Review of Wade E. Miller, Science and the Book of Mormon: Cureloms, Cumoms, Horses & More (Laguna Niguel, California: KCT & Associates, 2010). 106 pages + viii, including two appendices and references cited, no index.
Abstract: Anachronisms, or out of place items, have long been a subject of controversy with the Book of Mormon. Several Latter-day Saints over the years have attempted to examine them. Dr. Wade E. Miller, as a paleontologist and geologist, offers a some new insights on this old question, especially regarding animals mentioned in the Book of Mormon, including a report on some preliminary research which might completely change the pre-Columbian picture for horses in America. Overall, this is an indispensable resource on Book of Mormon anachronisms.
Ever since the Book of Mormon came off the press in 1830, anachronisms have been some of the most common reasons given for dismissing the Book of Mormon as an authentic ancient text (anachronisms are items that are chronologically out of place). This remains true despite the evidence that has turned up for many items once thought to be anachronisms in the text.1 While some alleged Book of Mormon anachronisms are conceptual (e.g., the seemingly overt Christian concepts in [Page 124]1 Nephi),2 the ones most frequently brought to bear against the text are scientific. Archaeologist John E. Clark explains, “The most frequently mentioned deficiencies of the book concern the lack of hard evidence in the New World for the right time periods of precious metals, Old World animals and plants, and Book of Mormon place names and personal names.”3 Aside from the absence of proper names, each of these deficiencies is, at least in part, a question of science. Were there—or at least could there have been—the right kinds of animals, plants, and materials (such as metal, glass, and certain textiles) in the Americas when the Book of Mormon took place? Dr. Wade E. Miller is certainly not the first Latter-day Saint to explore this question.4 Given his particular expertise, however, his contribution is both unique and welcome, particularly when it comes to animals in the Book of Mormon.
Miller begins by mentioning the Smithsonian Institute’s history with the Book of Mormon (pp. 2–4). The Smithsonian has long gotten letters from folks asking about the Book of Mormon. The Institute used to send out a long response listing several perceived inaccuracies in the Book of Mormon but has [Page 125]since tempered its response.5 Nonetheless, the impulse to test the Book of Mormon against science continues, and Miller seeks to contribute to the discussion. “The intent of this book is to add to the body of knowledge relating to science and the Book of Mormon using my paleontological and geological background” (p. 3). Miller also takes time to clarify that he follows John L. Sorenson in associating Book of Mormon lands with Mesoamerica (pp. 6–8).6 Miller then discusses with considerable brevity matters such as steel and glass (pp. 10–13), linen and silk (pp. 16–18), and food plants (pp. 20–22). Then the remainder of the book discusses animals (pp. 24–84), save a brief summary at the end (p. 86). Miller explains, “I will discuss the animals mentioned in the Book of Mormon in greater depth than other scientific aspects because of my own research specialization” (p. 4).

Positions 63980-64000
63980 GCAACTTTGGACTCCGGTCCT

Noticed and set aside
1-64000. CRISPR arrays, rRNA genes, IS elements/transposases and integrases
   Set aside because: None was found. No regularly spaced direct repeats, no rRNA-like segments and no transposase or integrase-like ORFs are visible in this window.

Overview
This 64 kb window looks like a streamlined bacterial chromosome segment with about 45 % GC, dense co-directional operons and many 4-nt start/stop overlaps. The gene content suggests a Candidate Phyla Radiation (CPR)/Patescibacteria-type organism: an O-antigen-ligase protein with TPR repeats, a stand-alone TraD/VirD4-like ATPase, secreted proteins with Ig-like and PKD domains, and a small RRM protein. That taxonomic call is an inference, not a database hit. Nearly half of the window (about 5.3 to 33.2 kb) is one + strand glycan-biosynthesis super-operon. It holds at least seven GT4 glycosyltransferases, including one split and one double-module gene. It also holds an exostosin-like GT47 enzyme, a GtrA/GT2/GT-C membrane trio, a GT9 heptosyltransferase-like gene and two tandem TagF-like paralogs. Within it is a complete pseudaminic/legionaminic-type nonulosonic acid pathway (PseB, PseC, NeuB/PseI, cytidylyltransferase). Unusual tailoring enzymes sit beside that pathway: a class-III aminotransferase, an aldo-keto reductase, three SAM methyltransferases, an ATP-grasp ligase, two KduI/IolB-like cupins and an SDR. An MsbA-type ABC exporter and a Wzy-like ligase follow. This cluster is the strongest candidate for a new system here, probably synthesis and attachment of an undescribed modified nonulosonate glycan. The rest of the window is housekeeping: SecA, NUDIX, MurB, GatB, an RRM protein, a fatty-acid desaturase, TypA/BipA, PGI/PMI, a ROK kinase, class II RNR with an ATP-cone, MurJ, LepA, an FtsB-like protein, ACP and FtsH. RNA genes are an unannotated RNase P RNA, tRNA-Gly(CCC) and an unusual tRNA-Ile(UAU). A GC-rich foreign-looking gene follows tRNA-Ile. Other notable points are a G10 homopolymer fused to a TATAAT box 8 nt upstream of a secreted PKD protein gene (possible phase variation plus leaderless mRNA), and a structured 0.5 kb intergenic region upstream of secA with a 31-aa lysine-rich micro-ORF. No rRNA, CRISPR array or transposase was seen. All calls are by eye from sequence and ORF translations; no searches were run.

Before launching into his discussion on animals in the Book of Mormon, Miller offers a couple of cautions. The first is that, “We can’t be positive that each animal with its translated name corresponds exactly to our present understanding of that animal” (p. 24).7 This important point has long been derided by critics of Mormonism on the Internet, but I’ve yet to see anyone else explain just what Nephi, with his Hebrew or Egyptian language, was supposed to call a tapir or any other species discovered in his new environment for which his native language had no words. Both loan-shifting and translator’s [Page 126]anachronisms are common enough phenomena that they should not be quickly discounted, given the legitimacy of the Book of Mormon as a translation of a document written by Old World peoples migrating to the New. In fact, such practices are arguably expected in such a text.8
Some protest that the Book of Mormon is the “most correct book,” “translated by the gift and power of God,” and hence should not manifest such “incorrect” labeling. Matters of translation are complicated, however, and very often fuzzy notions of “literal” translation hinge more on unexplored assumptions than actual data.9 What’s more, if the Nephites applied Old World terms meaning horse, sheep, cattle, or pig to New World species, then those were the “correct” labels within Nephite taxonomy. As such, translation using those terms is no more “incorrect” than continued American usage of terms like “robin,” “elk,” and “buffalo,” all of which originally referred to completely different Old World species before being borrowed and applied to unfamiliar animals in the New World by European settlers. In light of this, Miller’s advice that, “Care needs to be taken in the interpretation of stated animals in the Book of Mormon,” that, “It’s best to allow some flexibility in thinking” (p. 24 n. 4) seems appropriately prudent.